It isn’t quite the “journey to the center of the Earth” envisioned by Jules Verne, but it’s not far off.
The Lake Mead Intake No. 3 Shafts and Tunnel Project, in Boulder City, NV, is the world’s deepest subaqueous tunnel. Its many achievements made it one of six projects honored as finalists for the 2016 ASCE Outstanding Civil Engineering Achievement Award.
The project, in conjunction with the Low Lake Level Pumping Station now under construction,
will safeguard the current capacity of the Southern Nevada Water Authority against extremely low lake water levels that would knock out two higher-level existing intakes. It also allows the authority to draw higher quality water from a deeper, more desirable intake location. Lake Mead supplies 90 percent of the Las Vegas Valley’s water.
“We gathered a team of people who had experience tunneling in difficult conditions,” said Marc Jensen, SNWA director of engineering. “And we not only used the experts available to us through our design team, but we pulled in our own independent experts and asked them to participate in the discussion about how we were going to meet these challenges, and specifically how to assess the risks associated with such a challenging project.”
That’s not to say there weren’t nerves. Jensen can pinpoint the exact day when the project turned the corner from stress to success – Dec. 10, 2014.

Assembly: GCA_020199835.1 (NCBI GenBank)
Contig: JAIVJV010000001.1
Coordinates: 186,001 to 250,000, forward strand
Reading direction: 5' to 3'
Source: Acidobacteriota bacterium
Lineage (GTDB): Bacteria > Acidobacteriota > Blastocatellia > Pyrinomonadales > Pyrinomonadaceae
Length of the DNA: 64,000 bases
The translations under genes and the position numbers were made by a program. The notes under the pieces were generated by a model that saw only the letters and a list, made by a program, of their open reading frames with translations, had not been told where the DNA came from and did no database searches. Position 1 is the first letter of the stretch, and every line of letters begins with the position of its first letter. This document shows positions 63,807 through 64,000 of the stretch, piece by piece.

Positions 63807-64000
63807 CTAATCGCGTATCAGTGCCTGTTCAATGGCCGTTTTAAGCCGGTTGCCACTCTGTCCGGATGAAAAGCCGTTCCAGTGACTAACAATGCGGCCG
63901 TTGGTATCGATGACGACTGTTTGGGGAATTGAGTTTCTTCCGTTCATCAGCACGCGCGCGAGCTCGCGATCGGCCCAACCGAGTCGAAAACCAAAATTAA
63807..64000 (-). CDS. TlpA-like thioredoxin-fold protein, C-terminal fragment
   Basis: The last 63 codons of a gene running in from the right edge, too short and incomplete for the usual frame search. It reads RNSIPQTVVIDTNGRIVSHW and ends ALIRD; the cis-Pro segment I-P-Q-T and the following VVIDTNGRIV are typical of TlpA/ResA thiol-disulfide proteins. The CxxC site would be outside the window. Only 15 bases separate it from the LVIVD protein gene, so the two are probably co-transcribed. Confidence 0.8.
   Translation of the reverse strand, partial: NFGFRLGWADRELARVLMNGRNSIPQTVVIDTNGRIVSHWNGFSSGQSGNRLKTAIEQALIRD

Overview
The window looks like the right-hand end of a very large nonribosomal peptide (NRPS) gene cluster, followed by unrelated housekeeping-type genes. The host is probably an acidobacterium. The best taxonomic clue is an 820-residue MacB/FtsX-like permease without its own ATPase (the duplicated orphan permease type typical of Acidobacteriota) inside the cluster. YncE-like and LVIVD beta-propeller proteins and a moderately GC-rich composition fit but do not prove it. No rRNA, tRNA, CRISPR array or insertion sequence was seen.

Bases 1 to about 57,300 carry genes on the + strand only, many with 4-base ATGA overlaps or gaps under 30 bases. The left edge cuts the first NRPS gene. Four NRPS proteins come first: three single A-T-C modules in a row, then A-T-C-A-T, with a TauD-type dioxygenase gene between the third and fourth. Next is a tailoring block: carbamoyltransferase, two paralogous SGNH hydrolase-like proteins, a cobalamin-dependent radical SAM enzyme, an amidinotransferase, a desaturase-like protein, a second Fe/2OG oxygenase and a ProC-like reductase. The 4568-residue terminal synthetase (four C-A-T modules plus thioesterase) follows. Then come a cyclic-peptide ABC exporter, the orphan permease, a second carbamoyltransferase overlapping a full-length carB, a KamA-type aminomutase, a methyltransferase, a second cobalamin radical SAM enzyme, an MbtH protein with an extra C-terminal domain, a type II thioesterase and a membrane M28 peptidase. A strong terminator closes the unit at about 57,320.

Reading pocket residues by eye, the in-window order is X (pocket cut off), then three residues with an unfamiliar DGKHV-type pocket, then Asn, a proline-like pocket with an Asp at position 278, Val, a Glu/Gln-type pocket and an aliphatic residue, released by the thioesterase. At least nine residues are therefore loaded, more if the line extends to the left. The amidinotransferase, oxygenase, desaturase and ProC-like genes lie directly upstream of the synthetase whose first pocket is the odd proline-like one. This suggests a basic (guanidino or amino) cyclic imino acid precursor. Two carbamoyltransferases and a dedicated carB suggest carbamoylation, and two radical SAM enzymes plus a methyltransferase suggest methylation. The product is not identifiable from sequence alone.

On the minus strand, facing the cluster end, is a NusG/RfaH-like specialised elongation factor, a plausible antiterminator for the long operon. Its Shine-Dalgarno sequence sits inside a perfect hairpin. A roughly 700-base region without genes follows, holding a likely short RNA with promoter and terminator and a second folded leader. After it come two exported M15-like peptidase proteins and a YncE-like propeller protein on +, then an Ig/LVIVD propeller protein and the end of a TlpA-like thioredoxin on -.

“We holed through to the intake structure,” Jensen said.
Project Manager Erika Moonin added, laughing: “I remember Marc saying he can finally sleep now. That was one of the higher-risk components of the project, tying into the intake structure and being on target.”
See a video about the project, as presented at the gala:
The Vegas Tunnel Constructors team used the innovative approach of installing a prefabricated intake structure under the lake bed using immersed tube techniques to mitigate the risks inherent to construction under more than 300 feet of water. A 23-1/2 foot diameter tunnel-boring machine excavated three miles under Lake Mead through a mishmash of highly fractured metamorphic and volcanic rocks subject to more than 13 bar of water pressure to dock with the intake structure precisely on target.
“We have very difficult ground conditions, extremely variable and notoriously challenging,” Moonin said. “This whole area is very complex geology.”
Jensen and Moonin both praised the construction team of Salini Impregilo and S.A. Healy.
“They really needed to be innovative during the construction because there were conditions that they ran into that haven’t been dealt with before,” Moonin said. “So it was really [being] on the fly in the field, having their engineers work together with their field folk to come up with ways to handle the challenges they came across, that made the project so successful.”
ASCE’s annual OCEA Award honors projects that best illustrate superior civil engineering skills and represent a significant contribution to civil engineering progress and society. Honoring an overall project rather than an individual, the award celebrates the contributions of many engineers.
ASCE will announce the winning OCEA project at the Outstanding Project And Leaders Gala, March 17, in Arlington, VA. The evening also honors this year’s group of OPAL winners, as well as recipients of the Charles Pankow Award for Innovation, the Henry L. Michel Award for Industry Advancement of Research, and the ASCE Excellence in Journalism Award.
Read more about the Lake Mead Intake No. 3 Shafts and Tunnel project at the ASCE Library.